Most of the methods you need for working with remote objects are in three packages: java.rmi , java.rmi.server, and java.rmi.registry. The java.rmi package defines the classes, interfaces, and exceptions that will be seen on the client side. You need these when you’re writing programs that access remote objects but are not themselves remote objects. The java.rmi.server package defines the classes, interfaces, and exceptions that will be visible on the server side. You use these classes when you are writing a remote object that will be called by clients. The java.rmi.registry package defines the classes, interfaces, and exceptions that are used to locate and name remote objects. These packages are part of the core API starting in Java 1.1.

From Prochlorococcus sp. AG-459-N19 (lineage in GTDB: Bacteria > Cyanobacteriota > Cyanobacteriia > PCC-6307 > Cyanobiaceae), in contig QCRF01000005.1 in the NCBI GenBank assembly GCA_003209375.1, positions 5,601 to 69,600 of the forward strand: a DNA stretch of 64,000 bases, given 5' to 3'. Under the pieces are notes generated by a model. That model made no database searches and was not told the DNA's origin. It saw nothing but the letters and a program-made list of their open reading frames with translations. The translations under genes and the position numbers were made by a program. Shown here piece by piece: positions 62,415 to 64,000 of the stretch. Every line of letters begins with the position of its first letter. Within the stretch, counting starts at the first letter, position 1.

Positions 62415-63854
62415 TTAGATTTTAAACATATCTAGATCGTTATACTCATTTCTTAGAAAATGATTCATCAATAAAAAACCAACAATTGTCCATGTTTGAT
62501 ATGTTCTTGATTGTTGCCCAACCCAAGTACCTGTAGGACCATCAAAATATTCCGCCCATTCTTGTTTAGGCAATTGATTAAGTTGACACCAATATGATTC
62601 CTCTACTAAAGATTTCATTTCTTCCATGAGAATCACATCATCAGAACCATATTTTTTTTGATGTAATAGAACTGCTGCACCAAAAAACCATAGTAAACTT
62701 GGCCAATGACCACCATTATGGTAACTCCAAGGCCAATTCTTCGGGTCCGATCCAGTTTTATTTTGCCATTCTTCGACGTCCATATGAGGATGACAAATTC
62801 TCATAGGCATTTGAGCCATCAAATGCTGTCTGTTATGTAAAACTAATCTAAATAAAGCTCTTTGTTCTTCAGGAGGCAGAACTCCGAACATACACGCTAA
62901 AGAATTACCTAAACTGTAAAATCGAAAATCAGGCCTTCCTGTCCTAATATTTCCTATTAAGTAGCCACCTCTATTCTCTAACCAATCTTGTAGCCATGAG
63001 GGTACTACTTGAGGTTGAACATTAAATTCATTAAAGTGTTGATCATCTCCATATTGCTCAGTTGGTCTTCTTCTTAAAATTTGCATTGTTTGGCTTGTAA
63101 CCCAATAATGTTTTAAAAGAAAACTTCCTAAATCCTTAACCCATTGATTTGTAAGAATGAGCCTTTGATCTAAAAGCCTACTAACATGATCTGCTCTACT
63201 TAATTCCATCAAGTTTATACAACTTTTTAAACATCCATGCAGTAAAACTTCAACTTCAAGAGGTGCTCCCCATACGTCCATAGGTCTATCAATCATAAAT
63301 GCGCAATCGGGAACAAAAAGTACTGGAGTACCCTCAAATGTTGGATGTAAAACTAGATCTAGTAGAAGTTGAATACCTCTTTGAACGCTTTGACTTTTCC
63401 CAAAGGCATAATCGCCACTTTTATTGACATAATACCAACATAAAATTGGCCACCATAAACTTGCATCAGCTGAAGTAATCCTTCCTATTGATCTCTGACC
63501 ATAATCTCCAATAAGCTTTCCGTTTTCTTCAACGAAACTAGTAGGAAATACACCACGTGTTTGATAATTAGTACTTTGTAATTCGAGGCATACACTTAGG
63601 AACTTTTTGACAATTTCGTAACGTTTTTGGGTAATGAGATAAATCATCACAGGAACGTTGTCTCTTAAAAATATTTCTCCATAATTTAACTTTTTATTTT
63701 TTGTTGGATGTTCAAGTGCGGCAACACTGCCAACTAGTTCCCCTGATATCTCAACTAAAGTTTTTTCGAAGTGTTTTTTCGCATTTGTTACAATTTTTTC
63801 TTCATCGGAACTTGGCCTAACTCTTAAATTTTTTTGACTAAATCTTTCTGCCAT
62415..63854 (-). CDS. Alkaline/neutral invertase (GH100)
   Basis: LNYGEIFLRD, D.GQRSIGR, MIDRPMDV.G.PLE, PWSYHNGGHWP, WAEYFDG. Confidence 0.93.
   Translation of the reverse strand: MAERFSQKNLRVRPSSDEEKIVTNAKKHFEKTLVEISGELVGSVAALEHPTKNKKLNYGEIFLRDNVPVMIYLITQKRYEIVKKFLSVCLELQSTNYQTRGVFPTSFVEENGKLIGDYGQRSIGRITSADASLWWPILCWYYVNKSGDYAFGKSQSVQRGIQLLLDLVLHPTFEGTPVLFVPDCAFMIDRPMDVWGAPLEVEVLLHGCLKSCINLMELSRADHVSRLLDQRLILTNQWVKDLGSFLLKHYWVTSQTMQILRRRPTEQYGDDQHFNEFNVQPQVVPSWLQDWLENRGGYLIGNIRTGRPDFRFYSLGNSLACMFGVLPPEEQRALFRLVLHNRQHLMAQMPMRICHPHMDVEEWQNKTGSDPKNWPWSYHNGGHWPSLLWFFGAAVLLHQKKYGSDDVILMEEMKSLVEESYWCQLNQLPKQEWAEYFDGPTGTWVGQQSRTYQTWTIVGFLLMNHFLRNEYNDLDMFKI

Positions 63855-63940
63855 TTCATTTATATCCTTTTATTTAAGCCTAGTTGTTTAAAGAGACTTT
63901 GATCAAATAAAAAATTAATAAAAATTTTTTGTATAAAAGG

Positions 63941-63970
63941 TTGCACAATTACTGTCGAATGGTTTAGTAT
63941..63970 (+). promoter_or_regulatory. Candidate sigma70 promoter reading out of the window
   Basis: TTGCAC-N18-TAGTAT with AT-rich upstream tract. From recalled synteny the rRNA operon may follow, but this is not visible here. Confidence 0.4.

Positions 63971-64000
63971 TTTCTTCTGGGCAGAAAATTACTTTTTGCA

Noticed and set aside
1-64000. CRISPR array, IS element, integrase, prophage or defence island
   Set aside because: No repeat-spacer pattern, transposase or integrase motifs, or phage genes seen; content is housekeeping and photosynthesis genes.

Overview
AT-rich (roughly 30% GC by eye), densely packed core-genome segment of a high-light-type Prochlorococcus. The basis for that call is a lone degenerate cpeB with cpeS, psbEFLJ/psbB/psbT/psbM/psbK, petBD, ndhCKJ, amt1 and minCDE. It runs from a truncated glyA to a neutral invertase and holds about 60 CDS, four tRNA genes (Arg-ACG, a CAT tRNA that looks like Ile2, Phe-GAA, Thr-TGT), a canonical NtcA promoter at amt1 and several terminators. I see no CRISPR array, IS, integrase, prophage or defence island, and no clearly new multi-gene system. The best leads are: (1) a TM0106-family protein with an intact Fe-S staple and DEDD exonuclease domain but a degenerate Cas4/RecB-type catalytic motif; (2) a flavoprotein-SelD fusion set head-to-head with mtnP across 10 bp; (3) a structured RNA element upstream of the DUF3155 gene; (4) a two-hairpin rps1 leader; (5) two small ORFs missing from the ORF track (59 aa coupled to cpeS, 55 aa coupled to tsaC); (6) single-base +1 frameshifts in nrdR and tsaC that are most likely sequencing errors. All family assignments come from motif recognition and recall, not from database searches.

In this chapter and in Sun’s documentation, the server side is always considered to be “remote” and the client is always considered “local”. This can be confusing, particularly when you’re writing a remote object. When writing a remote object, you’re probably thinking from the viewpoint of the server, so that the client appears to be remote.

The Server Side

To create a new remote object, you first define an interface that extends the java.rmi.Remote interface. The Remote interface does not have any methods of its own; its sole purpose is to tag remote objects so that they can be identified as such. One definition of a remote object is an instance of a class that implements the Remote interface, or any interface that extends ...

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